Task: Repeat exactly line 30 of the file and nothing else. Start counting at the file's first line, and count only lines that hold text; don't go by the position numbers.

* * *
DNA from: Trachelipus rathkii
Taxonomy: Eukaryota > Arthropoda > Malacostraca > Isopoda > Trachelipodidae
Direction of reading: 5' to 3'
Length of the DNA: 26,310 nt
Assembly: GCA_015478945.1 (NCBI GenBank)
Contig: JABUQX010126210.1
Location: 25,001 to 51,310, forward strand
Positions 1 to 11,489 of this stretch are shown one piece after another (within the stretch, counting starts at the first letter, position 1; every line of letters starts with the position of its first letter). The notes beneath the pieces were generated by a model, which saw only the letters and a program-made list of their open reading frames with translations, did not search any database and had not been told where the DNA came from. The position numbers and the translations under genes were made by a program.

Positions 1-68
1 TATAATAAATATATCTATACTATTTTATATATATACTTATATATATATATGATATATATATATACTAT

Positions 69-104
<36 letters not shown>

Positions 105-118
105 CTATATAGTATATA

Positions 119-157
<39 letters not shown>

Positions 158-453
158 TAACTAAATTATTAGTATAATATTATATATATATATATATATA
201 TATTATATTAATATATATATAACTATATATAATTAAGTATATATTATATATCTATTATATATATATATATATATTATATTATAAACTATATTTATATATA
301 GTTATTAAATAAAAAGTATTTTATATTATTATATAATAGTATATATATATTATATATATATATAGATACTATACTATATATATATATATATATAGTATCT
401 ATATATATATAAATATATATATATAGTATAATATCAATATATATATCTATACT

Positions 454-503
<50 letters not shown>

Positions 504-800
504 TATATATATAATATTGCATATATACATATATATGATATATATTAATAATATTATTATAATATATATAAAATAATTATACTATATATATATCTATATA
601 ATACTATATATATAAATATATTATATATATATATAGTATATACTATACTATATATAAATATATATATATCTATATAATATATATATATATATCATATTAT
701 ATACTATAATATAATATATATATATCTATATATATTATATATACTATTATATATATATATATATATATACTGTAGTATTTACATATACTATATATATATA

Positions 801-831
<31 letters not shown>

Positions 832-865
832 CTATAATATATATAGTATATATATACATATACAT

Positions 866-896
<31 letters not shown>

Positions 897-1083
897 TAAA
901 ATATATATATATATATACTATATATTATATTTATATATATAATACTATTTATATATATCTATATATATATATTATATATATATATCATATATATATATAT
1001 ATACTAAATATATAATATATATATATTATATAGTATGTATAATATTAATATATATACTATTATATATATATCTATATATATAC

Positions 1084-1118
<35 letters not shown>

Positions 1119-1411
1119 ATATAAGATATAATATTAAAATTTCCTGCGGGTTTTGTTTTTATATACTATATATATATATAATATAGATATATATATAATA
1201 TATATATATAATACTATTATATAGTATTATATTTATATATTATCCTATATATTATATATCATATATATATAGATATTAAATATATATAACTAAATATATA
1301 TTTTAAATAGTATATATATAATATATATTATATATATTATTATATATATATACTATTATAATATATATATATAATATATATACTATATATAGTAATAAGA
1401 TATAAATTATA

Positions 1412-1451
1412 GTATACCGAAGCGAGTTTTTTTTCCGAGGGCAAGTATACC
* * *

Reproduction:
Positions 832-865